It's a crude thing to admit, but the truth is often ugly, so here goes...
'Of all my skills, the one that makes me an effective publicist is my ability to manipulate situations.'
There, I said it.
Are you still there?
Okay, well, for those of you that aren't put-off by talk of manipulation, I salute you. As a reward, by the end of this blog, you'll learn one of my most successful manipulation techniques — my ability to manipulate sentences. You'll see how this skill generates high-profile media coverage for my clients, myself and, once you deploy them in your business, for you.
THE GOOD NEWS: this technique is 100% ethical.
THE BAD NEWS: this technique will suck valuable minutes from your life.
The manipulation technique (spiky words)
It amazes me how little attention people give the words they use. Seemingly, these people think all words are created equally. Grow up! This is the belief of a buffoon. Words are no more equal than athletes, singers or chefs; some are world-class, the rest are not.
To quickly draw people into your writing and sustain their interest, chase world-class words as if your life depends on it.
To illustrate my willingness to chase world-class words, consider how much time I 'wasted' on the opening sentence of this blog post. 18-minutes, to be precise. 18-minutes trawling through lifeless, beige, ordinary words before gleefully slipping 'crude', 'ugly' and 'admit' into proceedings.
Because 'crude', 'ugly' and 'admit' are what I call 'spiky words' — provocative words that jolt people out of their daily routines, expectations and complacencies; compelling them to read-on.
Imagine you're having coffee with a friend. Which of these two sentences would arouse the most curiosity in you?
Sentence #1: "Guess what Lou said earlier..."
Sentence #2: "Guess what Lou admitted earlier..."
(Make no mistake, in the pursuit of interesting sentences, these are the exact low-brow soap opera scenes playing in my head every single day. Sad, really)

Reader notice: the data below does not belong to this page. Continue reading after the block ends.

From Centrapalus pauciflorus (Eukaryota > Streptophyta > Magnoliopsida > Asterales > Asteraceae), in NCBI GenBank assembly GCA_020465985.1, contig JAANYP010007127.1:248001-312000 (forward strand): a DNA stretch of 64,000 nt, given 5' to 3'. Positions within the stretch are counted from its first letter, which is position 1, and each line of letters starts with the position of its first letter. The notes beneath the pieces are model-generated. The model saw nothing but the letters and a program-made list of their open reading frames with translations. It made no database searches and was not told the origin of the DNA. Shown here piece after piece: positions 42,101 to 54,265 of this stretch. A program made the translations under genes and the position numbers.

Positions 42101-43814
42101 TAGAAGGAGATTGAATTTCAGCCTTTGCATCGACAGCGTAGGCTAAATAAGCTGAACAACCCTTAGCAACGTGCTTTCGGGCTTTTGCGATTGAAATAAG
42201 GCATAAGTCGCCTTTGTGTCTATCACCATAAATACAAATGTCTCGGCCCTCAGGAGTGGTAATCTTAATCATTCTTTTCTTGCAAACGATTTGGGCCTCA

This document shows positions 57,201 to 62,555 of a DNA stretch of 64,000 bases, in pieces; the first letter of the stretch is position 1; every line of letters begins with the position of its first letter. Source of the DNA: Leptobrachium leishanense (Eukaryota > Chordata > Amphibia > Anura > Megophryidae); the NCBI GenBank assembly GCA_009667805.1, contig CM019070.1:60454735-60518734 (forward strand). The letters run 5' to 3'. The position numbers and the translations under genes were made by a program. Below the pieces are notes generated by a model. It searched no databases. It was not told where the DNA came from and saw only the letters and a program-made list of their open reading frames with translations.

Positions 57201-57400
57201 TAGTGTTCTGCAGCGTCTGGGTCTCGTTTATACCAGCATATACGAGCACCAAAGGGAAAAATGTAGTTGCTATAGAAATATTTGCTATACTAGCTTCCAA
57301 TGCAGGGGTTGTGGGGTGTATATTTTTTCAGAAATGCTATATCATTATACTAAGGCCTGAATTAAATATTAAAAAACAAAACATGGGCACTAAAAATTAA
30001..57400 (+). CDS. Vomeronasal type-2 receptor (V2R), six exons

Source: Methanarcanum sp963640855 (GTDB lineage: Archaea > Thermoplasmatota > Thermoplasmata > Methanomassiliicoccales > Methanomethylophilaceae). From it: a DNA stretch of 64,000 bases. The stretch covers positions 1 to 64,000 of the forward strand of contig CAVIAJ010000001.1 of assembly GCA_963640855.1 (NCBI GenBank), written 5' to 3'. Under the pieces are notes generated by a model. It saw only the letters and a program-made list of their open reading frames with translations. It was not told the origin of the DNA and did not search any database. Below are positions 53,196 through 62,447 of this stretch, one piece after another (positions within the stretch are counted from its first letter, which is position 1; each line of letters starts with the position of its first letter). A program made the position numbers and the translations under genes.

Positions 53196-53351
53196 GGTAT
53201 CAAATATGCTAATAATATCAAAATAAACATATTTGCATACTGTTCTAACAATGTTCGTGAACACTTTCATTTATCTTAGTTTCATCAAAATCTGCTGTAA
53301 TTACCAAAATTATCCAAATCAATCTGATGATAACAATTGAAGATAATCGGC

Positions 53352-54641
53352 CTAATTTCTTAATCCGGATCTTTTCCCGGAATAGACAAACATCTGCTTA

When it comes to hooking attention and winning high-profile media coverage for my clients, however, this technique is magnetic, as I showed you here and here — where I dissect some of my most successful media pitches for clients.
Ultimately, then, when you write, be conscious of your word choices and bear in mind that the first words tumbling out of your head are unlikely to be the most effective words, rather, they're probably the most familiar, common or everyday words — alien characteristics to spiky words. Sure, by all means keep those lifeless words in draft #1 as placeholders, but for maximum engagement, return to them, reflect on them, replace them.
Spiky words in popular culture
So, how can you develop your command of spiky words? And, where in everyday life can you find irresistible examples?
As you might suspect, good spiky words are common in news headlines — be it print, online or broadcast — but in my experience, sensational spiky words are found somewhere you would've never imagined; movie loglines.
For the uninitiated among you, a movie logline is:
'... a one-sentence summary or description of a movie. Loglines distill the important elements [of a film] into a clear, concise teaser. The goal is to write a logline so enticing that it hooks [people into wanting to watch the movie]' - source: Masterclass
Famous logline examples:
Here are 3 famous movie loglines. For your understanding, I have underlined the spiky words in each one.